In the recent time, the oil prices fell by 1% on the prospect of augmented supply of Iranian crude following France’s president elevated hopes for an agreement amid Washington and Tehran, but the losses were constrained by sanguinity surrounding the U.S.-China trade deal. The Brent crude fell by 64 Cents, or 1.1%, to close at $58.70 per barrel, after striking a session high level of $60.17. The U.S. WTI (West Texas Intermediate) crude futures fell by 53 Cents, or 1%, settling at $53.64 per barrel. The oil prices crashed after Emmanuel Macron—France’s President—reported that preparations were underway for a summit between U.S. President Donald Trump and Iranian President Hassan Rouhani in the upcoming weeks to sort out about nuclear standoff.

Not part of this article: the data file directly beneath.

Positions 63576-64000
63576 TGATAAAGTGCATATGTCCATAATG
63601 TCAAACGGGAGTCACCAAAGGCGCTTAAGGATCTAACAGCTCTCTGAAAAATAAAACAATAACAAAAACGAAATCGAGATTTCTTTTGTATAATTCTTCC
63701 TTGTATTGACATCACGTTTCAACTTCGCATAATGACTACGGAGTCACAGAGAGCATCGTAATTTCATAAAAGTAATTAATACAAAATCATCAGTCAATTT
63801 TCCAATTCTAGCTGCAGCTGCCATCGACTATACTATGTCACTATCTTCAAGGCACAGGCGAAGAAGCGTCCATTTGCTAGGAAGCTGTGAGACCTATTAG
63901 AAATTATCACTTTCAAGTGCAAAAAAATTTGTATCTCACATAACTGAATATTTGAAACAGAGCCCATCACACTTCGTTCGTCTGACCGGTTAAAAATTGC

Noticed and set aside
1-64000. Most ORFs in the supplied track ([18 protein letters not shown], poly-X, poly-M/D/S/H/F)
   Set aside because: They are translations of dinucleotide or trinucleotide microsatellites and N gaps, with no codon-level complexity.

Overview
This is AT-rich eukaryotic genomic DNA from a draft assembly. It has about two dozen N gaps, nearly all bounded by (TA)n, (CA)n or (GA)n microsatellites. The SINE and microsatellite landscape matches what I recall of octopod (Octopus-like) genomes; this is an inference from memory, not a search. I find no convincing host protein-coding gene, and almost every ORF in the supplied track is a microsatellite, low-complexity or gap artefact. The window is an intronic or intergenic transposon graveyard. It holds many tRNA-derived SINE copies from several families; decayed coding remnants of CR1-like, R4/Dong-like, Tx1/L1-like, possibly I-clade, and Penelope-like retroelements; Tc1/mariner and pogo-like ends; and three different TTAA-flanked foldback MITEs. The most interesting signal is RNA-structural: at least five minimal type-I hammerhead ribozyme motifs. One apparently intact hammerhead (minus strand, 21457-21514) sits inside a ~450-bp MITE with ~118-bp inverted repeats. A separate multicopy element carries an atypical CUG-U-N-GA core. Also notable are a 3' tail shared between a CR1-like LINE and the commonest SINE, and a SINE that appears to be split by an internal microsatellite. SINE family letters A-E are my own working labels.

In the last year, Trump discontinued from Iran’s 2015 nuclear deal with world powers, disputing that he wanted a better deal which restricted Iran’s atomic work and constrained its support for delegates in Syria, Yemen, Iraq, and Lebanon, and curtailed its ballistic missile program. In May, Trump also constricted sanctions on Iran to try to stop its oil exports. Phil Flynn—Analyst at Price Futures Group, Chicago—said, “Since the market is considering the prospect that we will experience a flood of Iranian oil coming into the market if a deal is obtained. We have to be indeed vigilant as we have seen deals that are just there for 1 Minute and down the next minute.”
Speaking of the oil market, recently, the toll of Trump’s trade battle started to show in the oil industry. President Trump has done much to back the U.S. gas and oil industry since moving to the White House in 2017, but his move toward to trade policy intimidates to undo much of the good. After the announcement of tariffs on additional $300 Billion worth of imports previously in this month, Trump soared the trade war with China. In its retaliatory action, Beijing in the last week came up with new taxes on $75 Billion of US goods, counting a 5% tariff on crude oil imports effective from September 1.